Almost everyone wants to know how to reduce stress. After all, stress can have many negative effects on both our physical and mental health. An increasing body of evidence shows that changing the way we think about stress might actually better help us manage it. Not only can this improve our well-being, including our mental health, it can also make us better able to thrive in stressful situations in the future. And the way you can learn to do this is from athletes.
The way a person thinks about stress in general is called a “stress mindset.” Some people see stress as something negative and think that it should be avoided completely. Others see stress more positively and think it will have benefits for their health, performance, or productivity.
Studies in the United States and Australia have shown that people who see stress as enhancing can experience greater productivity at work, better mental health, and academic performance. There are also links between a positive mindset and how people view stressful situations—such as seeing difficult tasks as a challenge instead of a threat.
But until now, little was known about stress mindsets and athletes. Given that athletes encounter stressful situations that they often have little control over every day—such as from the media, or during a race or match—our research team wanted to investigate how their beliefs about stress impact their mental health.
We collected data from more than 400 athletes from around the world. Participants came from a variety of different sports and ranged from recreational to elite athletes. We used questionnaires to measure athletes’ stress mindset and their mental health. We then analyzed how these two related to each other, alongside whether age, gender, and competitive level factored in.
We found that athletes who saw stress as positive or enhancing were more likely to see stressful situations as a challenge. This was also linked to better mental health on average, including more energy and fewer depressive symptoms.
Of course, chronic stress is linked to a whole host of negative health conditions so it’s important not to depict stress as only being a positive thing. But if we highlight that responses to acute stress can actually be helpful, athletes are more likely to see better performance and mental health. For example, if an athlete sees the stress of competition as useful, it might lead them to have better focus and motivation to succeed.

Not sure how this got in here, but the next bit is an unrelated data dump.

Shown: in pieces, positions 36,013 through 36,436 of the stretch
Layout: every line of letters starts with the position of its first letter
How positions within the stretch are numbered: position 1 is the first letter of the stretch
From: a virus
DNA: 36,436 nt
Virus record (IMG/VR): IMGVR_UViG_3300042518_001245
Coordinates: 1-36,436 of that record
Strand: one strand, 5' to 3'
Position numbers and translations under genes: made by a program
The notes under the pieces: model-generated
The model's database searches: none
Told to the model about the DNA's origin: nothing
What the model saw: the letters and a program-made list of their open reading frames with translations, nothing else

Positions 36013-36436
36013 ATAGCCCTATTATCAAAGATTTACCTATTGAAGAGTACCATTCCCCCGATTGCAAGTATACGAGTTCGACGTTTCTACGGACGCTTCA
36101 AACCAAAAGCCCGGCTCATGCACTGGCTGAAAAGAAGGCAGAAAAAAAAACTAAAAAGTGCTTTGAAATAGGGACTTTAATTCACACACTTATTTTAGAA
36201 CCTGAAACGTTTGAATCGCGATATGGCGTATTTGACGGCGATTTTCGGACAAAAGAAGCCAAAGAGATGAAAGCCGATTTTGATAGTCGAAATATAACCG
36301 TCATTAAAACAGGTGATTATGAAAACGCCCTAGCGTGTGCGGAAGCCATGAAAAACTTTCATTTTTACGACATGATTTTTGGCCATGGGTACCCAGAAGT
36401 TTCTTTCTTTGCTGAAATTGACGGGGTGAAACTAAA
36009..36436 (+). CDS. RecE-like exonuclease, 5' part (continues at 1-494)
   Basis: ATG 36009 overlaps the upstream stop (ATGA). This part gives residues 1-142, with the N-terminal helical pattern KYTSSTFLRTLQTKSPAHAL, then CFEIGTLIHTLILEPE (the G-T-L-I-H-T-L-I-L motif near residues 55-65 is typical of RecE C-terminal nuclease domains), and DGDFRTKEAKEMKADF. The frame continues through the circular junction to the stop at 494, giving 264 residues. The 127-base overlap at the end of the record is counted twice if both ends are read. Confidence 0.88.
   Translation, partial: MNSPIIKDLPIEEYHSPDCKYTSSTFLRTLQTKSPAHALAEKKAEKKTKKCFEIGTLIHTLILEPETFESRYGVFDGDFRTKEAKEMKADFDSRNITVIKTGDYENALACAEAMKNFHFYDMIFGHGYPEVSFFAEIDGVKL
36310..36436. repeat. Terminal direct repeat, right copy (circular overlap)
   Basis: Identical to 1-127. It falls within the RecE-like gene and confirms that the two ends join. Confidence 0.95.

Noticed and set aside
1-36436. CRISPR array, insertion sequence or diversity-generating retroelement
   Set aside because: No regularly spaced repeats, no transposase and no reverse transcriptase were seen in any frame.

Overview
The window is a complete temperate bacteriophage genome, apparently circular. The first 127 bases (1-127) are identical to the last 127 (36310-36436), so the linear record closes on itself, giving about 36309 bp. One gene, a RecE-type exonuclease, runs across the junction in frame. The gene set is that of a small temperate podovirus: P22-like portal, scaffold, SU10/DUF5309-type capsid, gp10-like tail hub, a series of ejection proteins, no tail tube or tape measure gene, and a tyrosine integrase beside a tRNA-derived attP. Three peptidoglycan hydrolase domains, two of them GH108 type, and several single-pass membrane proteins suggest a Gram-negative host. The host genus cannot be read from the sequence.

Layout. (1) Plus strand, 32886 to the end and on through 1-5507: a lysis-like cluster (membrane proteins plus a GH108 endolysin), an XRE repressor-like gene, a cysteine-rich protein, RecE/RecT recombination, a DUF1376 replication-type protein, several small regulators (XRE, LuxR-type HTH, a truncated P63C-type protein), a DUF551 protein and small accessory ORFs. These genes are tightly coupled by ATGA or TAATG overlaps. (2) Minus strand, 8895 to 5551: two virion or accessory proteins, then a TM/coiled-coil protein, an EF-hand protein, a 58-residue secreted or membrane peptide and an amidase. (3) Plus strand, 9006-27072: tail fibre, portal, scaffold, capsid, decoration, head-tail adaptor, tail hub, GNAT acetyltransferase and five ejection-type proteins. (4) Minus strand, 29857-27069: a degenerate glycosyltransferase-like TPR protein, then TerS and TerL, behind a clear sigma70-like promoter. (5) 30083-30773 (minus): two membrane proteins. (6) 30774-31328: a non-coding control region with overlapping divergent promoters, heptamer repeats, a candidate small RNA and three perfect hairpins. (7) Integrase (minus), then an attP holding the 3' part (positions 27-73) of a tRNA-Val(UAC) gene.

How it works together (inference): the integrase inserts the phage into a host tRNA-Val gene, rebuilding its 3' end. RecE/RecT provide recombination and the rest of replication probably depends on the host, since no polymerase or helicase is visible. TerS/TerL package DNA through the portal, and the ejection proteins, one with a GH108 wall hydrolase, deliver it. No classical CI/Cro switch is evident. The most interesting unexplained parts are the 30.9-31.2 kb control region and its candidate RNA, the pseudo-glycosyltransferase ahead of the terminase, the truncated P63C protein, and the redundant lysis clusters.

Of course, athletes are a bit different from the average person. But that doesn’t mean we can’t also learn to change our own stress mindset to boost our mental health. Studies have shown that in the average person, watching videos that explain the positive effects of stress and why stress happens can help them to change their stress mindset.
Studies have even shown that watching such videos can help people perform better when faced with a mock job interview and have better focus. Another study has also shown that thinking about your responses to stress as a positive (rather than negative) reaction can improve well-being and academic performance. This might involve a person thinking of their nervous stomach as a sign that they’re excited instead of stressed.
The best way to put this into practice is to visualize your stressful situation and how you will respond to it, similar to what an athlete might do. For example, imagine you’re about to give a presentation at work. First, acknowledge any symptoms of stress you might be feeling—such as an increased heart rate. Second, welcome these feelings, recognizing they’re designed to help you focus and increase your energy.
Finally, visualize yourself making the choice to see stress as helpful and use these responses to thrive under pressure. This may seem difficult at first, but with practice, we can all learn to use visualization to reinterpret stress as being helpful.
Stress isn’t always distress. If we choose to accept and embrace the upsides of stress, it can improve our mental health, performance, and productivity.
is a doctoral candidate in stress in sport at the University of Birmingham in the UK. This article was first published on The Conversation.